June 13, 2013
Researchers investigated the incidence and timing of cancer diagnoses among patients who began triple-drug antiretroviral therapy (ART) between 1996 and 2011. The researchers reviewed the records of approximately 11,500 persons, examined trends in cancer incidence for up to 10 years after treatment initiation, and investigated factors associated with a cancer diagnosis.
The researchers divided cancers into different categories: AIDS-defining cancers (Kaposi's sarcoma, non-Hodgkin's lymphoma, and cervical cancer); non-AIDS-defining cancers; lymphomas; cancers related to human papillomavirus (HPV); other virus-related cancers; and virus-unrelated cancers. Patients were mostly male (80 percent) and racially diverse. Median age at which they started ART was 38 years and most patients were immunosuppressed when they began treatment. The researchers followed patients for a median of three years and followed 10 percent of patients for 10 years.
Data showed 457 cancer diagnoses in 46,318 person-years of follow-up, which provided an incidence rate of 987 cases per 100,000 person-years.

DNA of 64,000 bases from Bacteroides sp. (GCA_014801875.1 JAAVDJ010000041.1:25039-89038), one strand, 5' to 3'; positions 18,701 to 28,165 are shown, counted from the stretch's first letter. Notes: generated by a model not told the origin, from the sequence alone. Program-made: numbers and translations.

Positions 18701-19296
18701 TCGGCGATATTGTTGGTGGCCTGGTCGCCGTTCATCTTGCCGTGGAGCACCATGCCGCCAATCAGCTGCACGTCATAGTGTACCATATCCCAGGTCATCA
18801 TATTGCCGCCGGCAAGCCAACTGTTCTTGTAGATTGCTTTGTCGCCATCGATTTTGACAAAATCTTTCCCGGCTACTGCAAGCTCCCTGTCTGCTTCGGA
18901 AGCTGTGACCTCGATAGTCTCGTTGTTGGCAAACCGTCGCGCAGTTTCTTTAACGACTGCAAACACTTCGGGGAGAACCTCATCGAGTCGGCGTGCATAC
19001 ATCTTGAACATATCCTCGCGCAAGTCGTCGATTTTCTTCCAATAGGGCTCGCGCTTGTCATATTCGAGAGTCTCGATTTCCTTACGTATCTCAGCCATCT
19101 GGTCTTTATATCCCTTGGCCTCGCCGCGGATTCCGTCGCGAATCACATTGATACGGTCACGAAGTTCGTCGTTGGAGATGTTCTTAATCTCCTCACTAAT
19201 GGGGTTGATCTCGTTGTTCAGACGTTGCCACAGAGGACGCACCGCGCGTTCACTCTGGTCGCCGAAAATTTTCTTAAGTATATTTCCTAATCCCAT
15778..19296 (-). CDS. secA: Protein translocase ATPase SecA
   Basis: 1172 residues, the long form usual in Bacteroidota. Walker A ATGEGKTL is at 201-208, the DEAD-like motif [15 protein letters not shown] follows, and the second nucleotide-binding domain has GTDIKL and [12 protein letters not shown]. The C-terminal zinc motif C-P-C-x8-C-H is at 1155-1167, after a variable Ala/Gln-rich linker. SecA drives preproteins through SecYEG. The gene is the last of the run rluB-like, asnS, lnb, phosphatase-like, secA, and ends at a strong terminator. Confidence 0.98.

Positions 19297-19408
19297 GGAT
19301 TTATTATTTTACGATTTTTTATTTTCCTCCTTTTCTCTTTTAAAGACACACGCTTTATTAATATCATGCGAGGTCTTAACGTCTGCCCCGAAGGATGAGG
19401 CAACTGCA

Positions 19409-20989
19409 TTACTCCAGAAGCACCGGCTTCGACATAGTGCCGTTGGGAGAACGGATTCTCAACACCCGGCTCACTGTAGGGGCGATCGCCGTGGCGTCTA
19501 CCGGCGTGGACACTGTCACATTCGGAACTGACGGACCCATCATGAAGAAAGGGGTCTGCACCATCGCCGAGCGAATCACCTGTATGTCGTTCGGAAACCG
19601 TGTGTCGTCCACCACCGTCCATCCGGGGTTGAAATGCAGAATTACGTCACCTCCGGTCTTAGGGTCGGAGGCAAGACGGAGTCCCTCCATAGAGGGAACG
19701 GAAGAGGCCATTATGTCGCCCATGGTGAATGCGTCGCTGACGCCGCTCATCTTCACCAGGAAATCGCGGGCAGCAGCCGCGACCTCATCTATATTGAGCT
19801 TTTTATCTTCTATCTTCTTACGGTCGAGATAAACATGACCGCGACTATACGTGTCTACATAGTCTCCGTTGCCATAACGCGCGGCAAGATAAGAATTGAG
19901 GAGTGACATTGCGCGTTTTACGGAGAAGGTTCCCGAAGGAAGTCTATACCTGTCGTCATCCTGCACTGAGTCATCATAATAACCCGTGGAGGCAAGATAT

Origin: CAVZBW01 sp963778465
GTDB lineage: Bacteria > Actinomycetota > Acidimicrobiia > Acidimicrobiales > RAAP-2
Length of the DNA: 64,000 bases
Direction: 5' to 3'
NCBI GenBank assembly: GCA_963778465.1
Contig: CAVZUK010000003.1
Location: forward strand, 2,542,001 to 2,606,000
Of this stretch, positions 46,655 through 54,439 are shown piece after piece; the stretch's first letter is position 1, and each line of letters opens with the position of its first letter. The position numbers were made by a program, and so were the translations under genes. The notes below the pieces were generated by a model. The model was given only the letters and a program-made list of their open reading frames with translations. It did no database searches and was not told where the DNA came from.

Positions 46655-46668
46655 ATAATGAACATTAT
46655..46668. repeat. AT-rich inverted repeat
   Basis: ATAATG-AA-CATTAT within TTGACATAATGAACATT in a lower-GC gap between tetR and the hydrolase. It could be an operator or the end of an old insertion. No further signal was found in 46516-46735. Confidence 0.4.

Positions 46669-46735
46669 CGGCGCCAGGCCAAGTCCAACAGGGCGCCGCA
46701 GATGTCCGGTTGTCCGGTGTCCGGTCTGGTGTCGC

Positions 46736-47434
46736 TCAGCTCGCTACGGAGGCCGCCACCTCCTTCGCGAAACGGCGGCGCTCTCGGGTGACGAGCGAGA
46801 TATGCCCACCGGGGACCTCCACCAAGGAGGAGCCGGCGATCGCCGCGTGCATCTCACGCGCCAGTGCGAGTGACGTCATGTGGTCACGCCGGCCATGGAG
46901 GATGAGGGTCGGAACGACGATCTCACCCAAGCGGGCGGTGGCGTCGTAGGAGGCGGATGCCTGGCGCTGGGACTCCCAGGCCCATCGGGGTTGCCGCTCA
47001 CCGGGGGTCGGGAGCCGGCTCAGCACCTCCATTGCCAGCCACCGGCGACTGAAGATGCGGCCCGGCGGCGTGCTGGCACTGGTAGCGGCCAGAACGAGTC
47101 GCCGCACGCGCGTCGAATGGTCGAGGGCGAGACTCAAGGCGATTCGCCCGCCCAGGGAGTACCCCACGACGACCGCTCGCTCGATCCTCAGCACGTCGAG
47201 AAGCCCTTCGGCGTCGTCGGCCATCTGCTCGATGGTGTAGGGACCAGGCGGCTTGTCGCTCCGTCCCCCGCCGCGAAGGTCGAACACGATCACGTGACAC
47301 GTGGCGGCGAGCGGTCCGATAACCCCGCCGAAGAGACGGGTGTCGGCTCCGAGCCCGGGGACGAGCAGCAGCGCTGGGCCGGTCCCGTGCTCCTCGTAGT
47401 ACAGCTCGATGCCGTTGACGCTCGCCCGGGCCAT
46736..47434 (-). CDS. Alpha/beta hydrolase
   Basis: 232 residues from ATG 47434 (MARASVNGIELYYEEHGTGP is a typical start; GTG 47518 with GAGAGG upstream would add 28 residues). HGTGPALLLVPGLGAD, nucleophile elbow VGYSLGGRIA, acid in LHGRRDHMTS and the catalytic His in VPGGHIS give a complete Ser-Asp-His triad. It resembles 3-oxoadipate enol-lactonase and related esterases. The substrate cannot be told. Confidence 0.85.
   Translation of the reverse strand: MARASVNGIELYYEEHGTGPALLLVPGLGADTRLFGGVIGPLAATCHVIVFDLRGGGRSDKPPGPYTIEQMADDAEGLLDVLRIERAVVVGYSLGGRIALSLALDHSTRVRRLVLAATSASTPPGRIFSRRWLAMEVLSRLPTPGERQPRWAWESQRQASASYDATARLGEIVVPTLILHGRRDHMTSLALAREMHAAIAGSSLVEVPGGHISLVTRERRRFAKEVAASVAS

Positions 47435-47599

Incidence of AIDS-defining cancers was similar to that for non-AIDS defining cancers (515 versus 466 per 100,000 person years). Kaposi's sarcoma was the most common AIDS-defining cancer. The most common non-AIDS cancer among women was breast cancer and among men was anal cancer. Timing of cancer diagnosis differed based on whether or not the cancer was AIDS-defining. Incidence of Kaposi's was very high in the first six months after therapy, fell during the second six months, and remained low during the follow-up. Lymphomas followed the same trend. Incidence of non-AIDS defining cancers increased with longer duration of follow-up, increasing 7 percent for each additional year of treatment. Each 10-year age increase doubled the risk of non-lymphoma cancers and HPV-related cancers. CD4 cell count at the time of therapy initiation was associated with cancer risk -- low CD4 cell count was associated with lymphomas and HPV-related cancers.
Results show that ART improvements did not affect the incidence of cancer in patients with HIV infection. The researchers contended that results emphasized the need for early HIV diagnosis, prevention measures such as vaccines, and cancer screening for persons with HIV.
The full report, "Incidence and Timing of Cancer in HIV-Infected Individuals Following Initiation of Combination Antiretroviral Therapy," was published online in the journal Clinical Infectious Diseases (2013; doi: 10.1093/cid/cit369).